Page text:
When the polls closed Nov. 3rd, Rep. Claudia Tenney of New York’s 22nd congressional district enjoyed what looked like an insurmountable lead of 28,422 votes over her Democratic challenger, Anthony Brindisi.

But a funny thing happened to the outspoken conservative on her way back to Washington: Despite the election night results, Tenney’s victory would not be certified until early February, making it the last race to be decided in the 2020 election cycle. By then, Tenney’s lead had been whittled down to 109 votes. The lead changed so many times that a political scientist dubbed the post-election night contest “a Ping Pong match.”

Mail-in ballots played a big part in stretching the timeline for Tenney’s race. Brindisi picked up more than 70 percent of mail-in votes, which continued to pour in for weeks after Nov. 3rd. A judge was tasked with examining hundreds of mail-in ballots—there were ballot challenges by both candidates.

The electoral chaos in New York’s 22nd congressional district would make Claudia Tenney a warrior for the cause of election integrity, co-founder of the House’s “election integrity caucus.” In 2020, the issue of election integrity would migrate from think tank white papers and musty civics textbooks to the center of American politics. COVID-19 allowed many states to experiment with universal mail-in voting, long an item on the Democratic wish list, for the first time.

Democrats now want to make the 2020 changes permanent, especially universal mail-in voting. But that is not all. Suddenly, the requirement of an ID to vote is coming under attack, including from the President himself, who has gone on the warpath against the state of Georgia because of the state’s new voting laws that seek to prevent fraud. President Biden smeared the requirement for voter identification as “Jim Crow on steroids,” a reference to the legal system that enforced racial segregation after the end of the Civil War. As co-chair of the election integrity caucus, Tenney is especially worried about efforts to federalize and otherwise radically alter the way Americans vote. The Constitution put the states in charge of voting procedures.  

Speaker Nancy Pelosi, alleging concerns over COVID-19, refused Tenney the one visitor she wanted in the gallery for her swearing-in: of course, it was her son, Marine Captain Trey Cleary.

“Unfortunately, 100% of the Democrats voted for it,” Tenney notes. “If you watch any of their commentary, you know that their number one initiative in Congress is not healthcare, or infrastructure, or any of those big topics they talk about. It’s about overhauling and politicizing elections and giving the federal government power over elections which is not currently constitutional. So, what is it that H.R. 1 one would do? The most critical thing is that it would make requiring a voter ID illegal. Officials wouldn’t be able to verify who you are or whether somebody else is using your identity. Many states do use voter IDs, and I might add many of those states, most of them, didn’t have any problems at all with the voter ID system because it secures the one person one vote idea, and it makes that sure your vote counts, and your vote is sacred. If there is an ID system, your vote can’t be diluted or stolen by having other people vote in your name.”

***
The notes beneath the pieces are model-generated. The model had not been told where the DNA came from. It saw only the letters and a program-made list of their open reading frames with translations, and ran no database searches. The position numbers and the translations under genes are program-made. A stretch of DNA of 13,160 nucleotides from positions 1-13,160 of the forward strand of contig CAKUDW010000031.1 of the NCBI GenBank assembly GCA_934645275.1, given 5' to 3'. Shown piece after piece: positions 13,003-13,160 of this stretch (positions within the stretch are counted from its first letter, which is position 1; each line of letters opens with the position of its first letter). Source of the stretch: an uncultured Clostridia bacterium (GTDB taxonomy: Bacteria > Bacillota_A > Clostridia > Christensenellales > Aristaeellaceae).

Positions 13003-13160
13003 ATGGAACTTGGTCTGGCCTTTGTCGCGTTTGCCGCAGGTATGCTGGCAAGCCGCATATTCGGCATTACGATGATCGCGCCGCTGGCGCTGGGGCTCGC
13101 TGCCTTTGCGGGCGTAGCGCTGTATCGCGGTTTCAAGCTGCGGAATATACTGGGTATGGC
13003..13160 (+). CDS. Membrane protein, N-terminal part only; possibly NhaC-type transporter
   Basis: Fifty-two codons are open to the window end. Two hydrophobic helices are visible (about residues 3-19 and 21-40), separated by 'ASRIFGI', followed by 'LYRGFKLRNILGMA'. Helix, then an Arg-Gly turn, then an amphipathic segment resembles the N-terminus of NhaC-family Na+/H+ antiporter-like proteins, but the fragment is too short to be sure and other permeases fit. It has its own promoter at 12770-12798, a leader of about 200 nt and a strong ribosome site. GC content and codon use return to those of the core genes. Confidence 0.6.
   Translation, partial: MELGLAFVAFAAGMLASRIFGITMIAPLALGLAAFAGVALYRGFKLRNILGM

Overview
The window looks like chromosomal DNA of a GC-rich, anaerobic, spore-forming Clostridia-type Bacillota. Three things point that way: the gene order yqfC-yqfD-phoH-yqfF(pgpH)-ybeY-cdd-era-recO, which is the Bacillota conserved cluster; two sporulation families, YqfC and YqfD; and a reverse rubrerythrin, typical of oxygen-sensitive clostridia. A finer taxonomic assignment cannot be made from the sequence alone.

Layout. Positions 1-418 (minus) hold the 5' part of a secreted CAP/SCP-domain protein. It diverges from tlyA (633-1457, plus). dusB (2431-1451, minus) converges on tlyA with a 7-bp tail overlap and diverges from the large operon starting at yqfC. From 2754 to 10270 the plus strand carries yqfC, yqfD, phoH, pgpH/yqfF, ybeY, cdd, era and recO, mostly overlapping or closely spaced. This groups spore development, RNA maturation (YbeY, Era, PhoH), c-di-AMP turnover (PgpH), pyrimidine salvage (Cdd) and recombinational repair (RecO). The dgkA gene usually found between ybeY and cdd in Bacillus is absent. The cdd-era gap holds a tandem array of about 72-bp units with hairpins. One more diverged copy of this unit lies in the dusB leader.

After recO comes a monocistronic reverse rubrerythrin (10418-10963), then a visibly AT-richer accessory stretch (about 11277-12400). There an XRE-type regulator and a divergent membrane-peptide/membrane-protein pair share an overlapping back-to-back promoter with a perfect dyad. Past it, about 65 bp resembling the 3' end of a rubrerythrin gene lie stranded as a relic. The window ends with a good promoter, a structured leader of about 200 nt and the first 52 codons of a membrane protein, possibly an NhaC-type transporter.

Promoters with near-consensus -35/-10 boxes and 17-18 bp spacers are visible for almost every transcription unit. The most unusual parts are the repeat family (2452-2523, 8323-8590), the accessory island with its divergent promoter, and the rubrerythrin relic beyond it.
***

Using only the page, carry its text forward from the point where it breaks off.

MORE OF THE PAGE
Proponents of H.R. 1 and efforts to outlaw voter IDs imply that voter fraud isn’t a real concern, but Tenney knows that it is a real problem.  

“We did have a situation in our race where it appears that one person voted multiple times. The judge actually addressed it, and he threw out those votes. We have situations where people were not actually registered to vote, and were not legal citizens, or were not 18 years old, and those votes weren’t counted. This bill, which started as H.R. 1 and is now S. 1, would make it harder to stop this and open the door to undermining the integrity of elections. It encourages vote harvesting, which undermines the right to a secret ballot. It’s one of the most dangerous pieces of legislation that has come around. Not only that, it would force taxpayers, rather than candidates, to pay for elections.”

She continues, “I want to make this really clear because part of the Democratic narrative is that Republicans don’t want people to vote. Quite the contrary. I am a mother of a Naval Academy graduate. He’s a captain in the Marine Corps. Thankfully, he’s healthy. He hasn’t been deployed overseas, but not all of his classmates and colleagues have survived.  Many have lost limbs, or been injured, or have PTSD. So, while millions have sacrificed for our country, I wish every legal voter would vote and realize how sacred our right to vote is and how critical it is to our country and why the cheapening of it and the reducing of the integrity in our elections actually undermines our sacred right to vote.”